Obama adviser: Egyptians had the lowest feelings of democracy before revolution

A Muslim affairs adviser to US President Barack Obama said in a visit to Cairo Monday that Egyptians had the lowest confidence in its democratic practices before the 25 January revolution.

Dalia Mogahed, the executive director of the Gallup Center for Muslim Studies, said the research firm conducted a poll before the revolution that showed a revolution in Egypt was possible.

Mogahed said the poll revealed the main reason for the revolution was a wide gap between people’s perceived ambitions and what they could actually get. She said Gallup will conduct another poll after two months to find out how these indicators have changed after the revolution.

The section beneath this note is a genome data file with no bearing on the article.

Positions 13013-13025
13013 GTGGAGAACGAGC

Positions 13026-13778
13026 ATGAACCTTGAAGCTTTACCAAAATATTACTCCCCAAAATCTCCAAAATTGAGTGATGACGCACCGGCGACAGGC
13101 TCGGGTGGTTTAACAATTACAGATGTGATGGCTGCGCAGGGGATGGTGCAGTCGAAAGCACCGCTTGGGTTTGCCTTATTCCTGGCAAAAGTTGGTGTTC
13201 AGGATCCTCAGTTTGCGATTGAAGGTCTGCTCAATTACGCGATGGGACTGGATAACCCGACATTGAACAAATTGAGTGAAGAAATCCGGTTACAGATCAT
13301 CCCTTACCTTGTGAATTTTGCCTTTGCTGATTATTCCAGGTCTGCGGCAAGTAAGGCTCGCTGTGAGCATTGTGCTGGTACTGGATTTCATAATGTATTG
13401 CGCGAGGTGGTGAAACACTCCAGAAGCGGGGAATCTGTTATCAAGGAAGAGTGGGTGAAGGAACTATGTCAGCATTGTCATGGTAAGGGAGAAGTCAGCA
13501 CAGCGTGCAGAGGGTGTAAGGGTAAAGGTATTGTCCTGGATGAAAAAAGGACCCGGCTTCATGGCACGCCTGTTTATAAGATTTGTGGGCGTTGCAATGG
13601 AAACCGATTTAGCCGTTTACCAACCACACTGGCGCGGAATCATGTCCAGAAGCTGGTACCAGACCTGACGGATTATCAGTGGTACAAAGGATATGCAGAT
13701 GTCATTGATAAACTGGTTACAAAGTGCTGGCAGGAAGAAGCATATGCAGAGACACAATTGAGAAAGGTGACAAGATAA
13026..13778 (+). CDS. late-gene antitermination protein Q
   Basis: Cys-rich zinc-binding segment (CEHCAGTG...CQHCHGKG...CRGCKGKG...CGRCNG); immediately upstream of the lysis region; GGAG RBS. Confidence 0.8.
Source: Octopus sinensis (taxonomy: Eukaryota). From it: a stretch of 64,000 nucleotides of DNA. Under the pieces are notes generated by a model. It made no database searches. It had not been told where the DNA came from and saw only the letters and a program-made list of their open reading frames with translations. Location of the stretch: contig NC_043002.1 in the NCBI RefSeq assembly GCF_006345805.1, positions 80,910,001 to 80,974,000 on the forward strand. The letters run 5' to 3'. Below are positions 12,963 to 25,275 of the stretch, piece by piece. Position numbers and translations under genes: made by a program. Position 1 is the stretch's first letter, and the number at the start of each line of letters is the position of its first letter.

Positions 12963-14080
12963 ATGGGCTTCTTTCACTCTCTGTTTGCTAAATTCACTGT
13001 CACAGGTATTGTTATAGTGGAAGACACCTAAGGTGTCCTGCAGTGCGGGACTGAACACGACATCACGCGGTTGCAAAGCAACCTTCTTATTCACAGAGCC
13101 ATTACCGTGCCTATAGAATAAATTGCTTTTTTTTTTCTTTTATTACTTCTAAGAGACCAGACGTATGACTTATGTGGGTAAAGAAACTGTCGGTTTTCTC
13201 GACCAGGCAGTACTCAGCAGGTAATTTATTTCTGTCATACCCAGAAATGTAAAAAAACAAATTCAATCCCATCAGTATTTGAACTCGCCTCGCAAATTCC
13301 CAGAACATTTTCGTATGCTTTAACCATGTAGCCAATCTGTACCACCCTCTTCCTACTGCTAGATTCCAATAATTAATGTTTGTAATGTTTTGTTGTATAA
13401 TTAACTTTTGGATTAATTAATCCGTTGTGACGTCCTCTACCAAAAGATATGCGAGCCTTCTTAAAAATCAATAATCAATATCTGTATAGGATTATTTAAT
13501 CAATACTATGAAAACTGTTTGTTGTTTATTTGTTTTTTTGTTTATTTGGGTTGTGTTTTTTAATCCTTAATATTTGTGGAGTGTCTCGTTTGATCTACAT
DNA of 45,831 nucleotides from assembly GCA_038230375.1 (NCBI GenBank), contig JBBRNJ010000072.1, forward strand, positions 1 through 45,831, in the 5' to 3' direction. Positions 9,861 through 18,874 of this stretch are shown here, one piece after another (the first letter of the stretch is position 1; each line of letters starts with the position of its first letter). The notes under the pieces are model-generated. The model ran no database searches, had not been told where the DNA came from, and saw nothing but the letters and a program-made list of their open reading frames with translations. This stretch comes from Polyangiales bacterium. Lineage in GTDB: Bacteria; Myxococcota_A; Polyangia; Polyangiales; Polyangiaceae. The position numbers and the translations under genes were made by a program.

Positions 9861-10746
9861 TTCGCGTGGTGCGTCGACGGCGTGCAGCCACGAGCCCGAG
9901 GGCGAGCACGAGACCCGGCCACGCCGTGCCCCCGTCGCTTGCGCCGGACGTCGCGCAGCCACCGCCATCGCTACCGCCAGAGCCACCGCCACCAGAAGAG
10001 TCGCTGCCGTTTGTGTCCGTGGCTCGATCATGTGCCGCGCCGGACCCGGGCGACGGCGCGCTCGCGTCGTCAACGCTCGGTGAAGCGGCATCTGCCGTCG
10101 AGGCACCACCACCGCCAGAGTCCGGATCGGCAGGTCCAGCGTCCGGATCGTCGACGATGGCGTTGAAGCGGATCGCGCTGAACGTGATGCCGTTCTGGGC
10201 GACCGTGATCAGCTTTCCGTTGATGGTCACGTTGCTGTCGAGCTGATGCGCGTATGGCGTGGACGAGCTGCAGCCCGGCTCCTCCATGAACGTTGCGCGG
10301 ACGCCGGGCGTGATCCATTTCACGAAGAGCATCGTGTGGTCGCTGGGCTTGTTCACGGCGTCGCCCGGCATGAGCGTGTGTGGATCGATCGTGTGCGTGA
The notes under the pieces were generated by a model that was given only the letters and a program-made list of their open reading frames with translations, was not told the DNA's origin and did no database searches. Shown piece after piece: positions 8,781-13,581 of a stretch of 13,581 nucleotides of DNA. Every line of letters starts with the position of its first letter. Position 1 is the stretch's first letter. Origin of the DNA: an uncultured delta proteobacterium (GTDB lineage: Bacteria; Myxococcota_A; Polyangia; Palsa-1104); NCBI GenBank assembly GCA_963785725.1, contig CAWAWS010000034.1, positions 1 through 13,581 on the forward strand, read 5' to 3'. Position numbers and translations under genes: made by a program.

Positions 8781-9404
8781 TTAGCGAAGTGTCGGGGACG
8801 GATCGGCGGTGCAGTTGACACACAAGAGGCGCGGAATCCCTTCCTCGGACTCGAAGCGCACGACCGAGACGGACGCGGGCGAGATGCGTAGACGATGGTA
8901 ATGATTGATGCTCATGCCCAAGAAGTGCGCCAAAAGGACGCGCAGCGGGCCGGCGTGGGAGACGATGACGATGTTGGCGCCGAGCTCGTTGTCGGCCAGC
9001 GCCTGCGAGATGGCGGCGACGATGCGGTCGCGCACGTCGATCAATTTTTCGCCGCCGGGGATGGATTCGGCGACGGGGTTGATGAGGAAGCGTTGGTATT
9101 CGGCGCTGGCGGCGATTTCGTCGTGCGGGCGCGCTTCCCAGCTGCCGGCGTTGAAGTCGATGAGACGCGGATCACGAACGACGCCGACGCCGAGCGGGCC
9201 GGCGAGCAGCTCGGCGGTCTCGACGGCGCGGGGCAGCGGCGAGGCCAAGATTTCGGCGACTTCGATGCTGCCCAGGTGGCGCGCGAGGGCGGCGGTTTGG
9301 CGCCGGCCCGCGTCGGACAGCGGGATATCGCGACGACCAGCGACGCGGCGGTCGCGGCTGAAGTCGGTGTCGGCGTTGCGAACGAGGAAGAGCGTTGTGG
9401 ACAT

Egyptians’ ambitions toward democracy were the highest among Islamic countries, Mogahed added. Around 88 percent believed democracy supports progress.

But only 4 percent of Egyptians believed they could express opinions and practice democracy, making Egypt the country that felt least capable of democratic participation, she said.

Indicators in Egypt seemed contradictory. The higher economic development and income were, the less satisfied Egyptians felt.

Mogahed, participating at an Arab League conference on Islam and the West, said incomes in Egypt had increased from 2007 to 2010, but satisfaction among poor classes was getting lower.

Translated from the Arabic Edition

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